A lawsuit brought by the ACLU and allied groups against the U.S. Patent and Trademark Office has challenged the notion of patents on isolated native DNA sequences. The court's summary judgment in favor of the plaintiffs held that such patents covered parts of the natural world and were therefore inappropriate subject matter. The U.S. Department of Justice has now filed an amicus brief against gene patents, but in a more restricted sense than the original judgment. Specifically, manipulations as minor as producing complementary DNA from the natural sequence qualify the product as a patentable invention.
What is clear from this is that patents on genetically engineered organisms, which were designated appropriate subject matter under U.S. law by the Chakrabarty Supreme Court decision of 1980, are unlikely to come under serious legal challenge. The position of such organisms within the wider culture is also unassailed given the high penetration of GM crops in the human and animal food chains, the extensive use of transgenic mice-and soon, rats-in biomedical research, and the increasing presence of transgenic livestock in manufacturing and meat production operations. Patent protection is just one component of the drive to produce genetically engineered organisms, but it represents a strong financial motivation for (in the words of the philosopher Francis Bacon) "effecting of all things possible" in pursuit of utility and profit.
The cultural currency of transgenic animals, in particular, and the prospect of more extensive manipulation in the future, threatens a number of civilizational norms and precepts. In contrast to plants, which in their natural state exhibit wide ranging environment-dependent phenotypic plasticity, animal forms and identities are relatively stable, and are icons and constants of the visual arts and literature, particularly traditional works and those meant for children. Genetic engineering and other methods of reconfiguring animal biology, such as trans-species cloning and chimerism, inevitably blur the boundaries between different kinds of organisms, as well as between organisms and artifacts. Given the phylogenetic continuity of all animal species, this technology will inescapably come to threaten received notions of human uniqueness.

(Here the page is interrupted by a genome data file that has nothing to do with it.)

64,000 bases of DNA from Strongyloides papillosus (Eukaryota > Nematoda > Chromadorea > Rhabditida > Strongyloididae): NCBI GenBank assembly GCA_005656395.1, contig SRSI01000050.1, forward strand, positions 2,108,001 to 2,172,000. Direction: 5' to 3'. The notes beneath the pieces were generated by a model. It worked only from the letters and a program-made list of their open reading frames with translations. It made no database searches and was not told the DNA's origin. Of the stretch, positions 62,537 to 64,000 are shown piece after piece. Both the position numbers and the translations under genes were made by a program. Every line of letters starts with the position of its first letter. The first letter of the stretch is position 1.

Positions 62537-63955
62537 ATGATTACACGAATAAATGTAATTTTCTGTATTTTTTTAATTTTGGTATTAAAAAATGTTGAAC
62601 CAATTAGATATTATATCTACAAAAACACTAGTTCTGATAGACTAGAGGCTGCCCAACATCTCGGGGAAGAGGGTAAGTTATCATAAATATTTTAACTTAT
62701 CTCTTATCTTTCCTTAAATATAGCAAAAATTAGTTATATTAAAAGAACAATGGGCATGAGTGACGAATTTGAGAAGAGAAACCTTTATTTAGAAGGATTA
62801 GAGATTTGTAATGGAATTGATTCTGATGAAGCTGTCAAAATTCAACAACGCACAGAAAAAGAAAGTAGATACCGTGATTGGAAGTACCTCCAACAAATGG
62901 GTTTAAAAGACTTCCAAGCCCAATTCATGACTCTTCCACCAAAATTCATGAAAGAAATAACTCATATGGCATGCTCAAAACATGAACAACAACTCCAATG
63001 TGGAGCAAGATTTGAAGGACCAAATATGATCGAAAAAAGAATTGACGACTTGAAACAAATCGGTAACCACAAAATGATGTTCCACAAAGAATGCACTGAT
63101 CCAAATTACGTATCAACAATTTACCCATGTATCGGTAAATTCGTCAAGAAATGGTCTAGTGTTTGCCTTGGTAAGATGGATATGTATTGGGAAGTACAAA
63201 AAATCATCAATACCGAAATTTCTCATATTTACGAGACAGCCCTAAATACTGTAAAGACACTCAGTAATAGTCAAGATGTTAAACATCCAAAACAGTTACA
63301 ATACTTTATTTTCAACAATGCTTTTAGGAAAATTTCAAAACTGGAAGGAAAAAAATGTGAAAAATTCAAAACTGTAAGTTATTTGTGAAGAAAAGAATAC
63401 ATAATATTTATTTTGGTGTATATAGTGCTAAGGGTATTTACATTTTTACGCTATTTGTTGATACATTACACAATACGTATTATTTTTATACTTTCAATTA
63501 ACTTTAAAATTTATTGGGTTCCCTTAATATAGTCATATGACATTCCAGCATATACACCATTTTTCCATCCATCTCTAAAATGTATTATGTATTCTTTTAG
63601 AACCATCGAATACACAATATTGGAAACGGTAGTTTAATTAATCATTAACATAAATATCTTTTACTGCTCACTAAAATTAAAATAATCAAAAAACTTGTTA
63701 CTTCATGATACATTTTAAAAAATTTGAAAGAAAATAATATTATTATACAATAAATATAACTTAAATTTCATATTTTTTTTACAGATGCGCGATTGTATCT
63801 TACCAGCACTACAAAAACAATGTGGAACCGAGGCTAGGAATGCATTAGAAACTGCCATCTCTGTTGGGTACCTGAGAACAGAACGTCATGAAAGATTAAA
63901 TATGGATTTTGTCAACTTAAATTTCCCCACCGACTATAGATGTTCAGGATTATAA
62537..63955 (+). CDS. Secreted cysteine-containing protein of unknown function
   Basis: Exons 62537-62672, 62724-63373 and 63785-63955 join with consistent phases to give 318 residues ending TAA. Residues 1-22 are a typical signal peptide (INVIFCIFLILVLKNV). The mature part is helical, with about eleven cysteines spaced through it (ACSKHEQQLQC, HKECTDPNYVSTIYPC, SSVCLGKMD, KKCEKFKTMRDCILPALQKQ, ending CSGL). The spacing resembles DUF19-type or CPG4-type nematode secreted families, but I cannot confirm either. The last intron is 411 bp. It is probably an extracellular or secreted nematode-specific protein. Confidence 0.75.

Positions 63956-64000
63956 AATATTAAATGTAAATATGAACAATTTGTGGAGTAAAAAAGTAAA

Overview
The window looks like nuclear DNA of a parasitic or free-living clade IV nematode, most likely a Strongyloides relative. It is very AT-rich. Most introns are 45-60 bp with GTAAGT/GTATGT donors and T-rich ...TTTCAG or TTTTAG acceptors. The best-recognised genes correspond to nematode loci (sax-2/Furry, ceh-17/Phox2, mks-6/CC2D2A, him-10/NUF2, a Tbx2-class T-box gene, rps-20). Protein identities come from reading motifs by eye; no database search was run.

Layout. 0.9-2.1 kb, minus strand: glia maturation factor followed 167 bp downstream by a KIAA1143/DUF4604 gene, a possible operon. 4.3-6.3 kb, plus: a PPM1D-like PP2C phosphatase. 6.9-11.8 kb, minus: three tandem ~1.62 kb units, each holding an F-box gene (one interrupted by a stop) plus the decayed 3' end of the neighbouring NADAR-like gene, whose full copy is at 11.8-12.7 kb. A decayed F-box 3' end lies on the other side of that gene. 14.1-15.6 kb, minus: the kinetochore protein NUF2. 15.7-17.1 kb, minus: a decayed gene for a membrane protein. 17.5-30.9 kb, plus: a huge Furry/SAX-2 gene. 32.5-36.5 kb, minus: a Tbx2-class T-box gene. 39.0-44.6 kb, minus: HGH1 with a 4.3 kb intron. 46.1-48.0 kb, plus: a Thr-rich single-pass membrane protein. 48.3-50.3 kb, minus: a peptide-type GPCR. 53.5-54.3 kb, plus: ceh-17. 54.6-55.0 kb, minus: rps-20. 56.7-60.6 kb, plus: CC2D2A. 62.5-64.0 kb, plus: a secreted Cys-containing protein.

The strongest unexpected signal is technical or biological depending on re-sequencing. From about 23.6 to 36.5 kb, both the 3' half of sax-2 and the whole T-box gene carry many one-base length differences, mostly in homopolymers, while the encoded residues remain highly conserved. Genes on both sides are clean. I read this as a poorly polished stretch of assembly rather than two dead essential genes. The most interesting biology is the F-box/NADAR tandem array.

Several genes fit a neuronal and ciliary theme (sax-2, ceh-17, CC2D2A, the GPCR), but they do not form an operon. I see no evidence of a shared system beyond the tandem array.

While most members of contemporary societies are willing to tolerate, or ignore, the warehousing, instrumentalization and cruelty visited on animals raised for food, research, or other human utility, the privileged status of the human body, even of those individuals defined as criminals or outcasts, has long been normative across the main political and religious spectrums. However, with the rise of religion-based states and social movements that deny the human value of outsiders, official and popular adherence to a common humanity has markedly weakened over the past decade even in modernizing societies committed to classically liberal values. Justification of torture of suspects by the highest U.S. officials, for example, unwillingness to prosecute its perpetrators or those performing grievous acts against bystanders in targeted groups, and nonchalance of the public about military methods guaranteed to kill civilians and noncombatants (in contrast, for example, to the Vietnam war era), have risen in concert with the innovations in the murderous tactics of the U.S.'s opponents.
It might seem incidental that this stark change in attitude (extending across the conservative-liberal and religious-secular divides) toward the bodily integrity of those defined as "other" has come about simultaneously with the capability to genetically engineer animals, including (absent some loose and internationally nonuniform legal prohibitions) humans. But the following contemporaneous trends should also be considered by way of context: (i) an ageing population in the U.S. and elsewhere, in need of spare body parts, is creating a demand for tissues and organs the provision of which will only occur under patent protection; (ii) such repair tissues and organs will be most useful if their sources are close to human, but most patentable if they are not exactly human; (iii) "reprogenetic" technology now permits production of human, or humanoid, individuals from stem cells derived from anonymous discarded tissues rather than any parent-associated embryos; (iv) for genetically modified organisms of human origin, the precise boundary between non-human and human is no less socially constructed than is the boundary between "us" and "them" in the political realm.
It is difficult to avoid the conclusion that as medicine becomes increasingly high-tech and personalized for those who can afford it, and the disparity in national wealth and income remains at its record levels in the U.S., there will be scientific and economic incentives to produce near-humans for research and therapy. The decline in the allegiance to a notion of human social commonality, along with the rise in the scientific understanding of human biological commonality and the means to manipulate and exploit it through, among other things, patent protection of genetically modified animals, seems to be an explosive combination.
Stuart A. Newman, PhD, is Professor of Cell Biology and Anatomy at New York Medical College and former member of CRG's Board of Directors.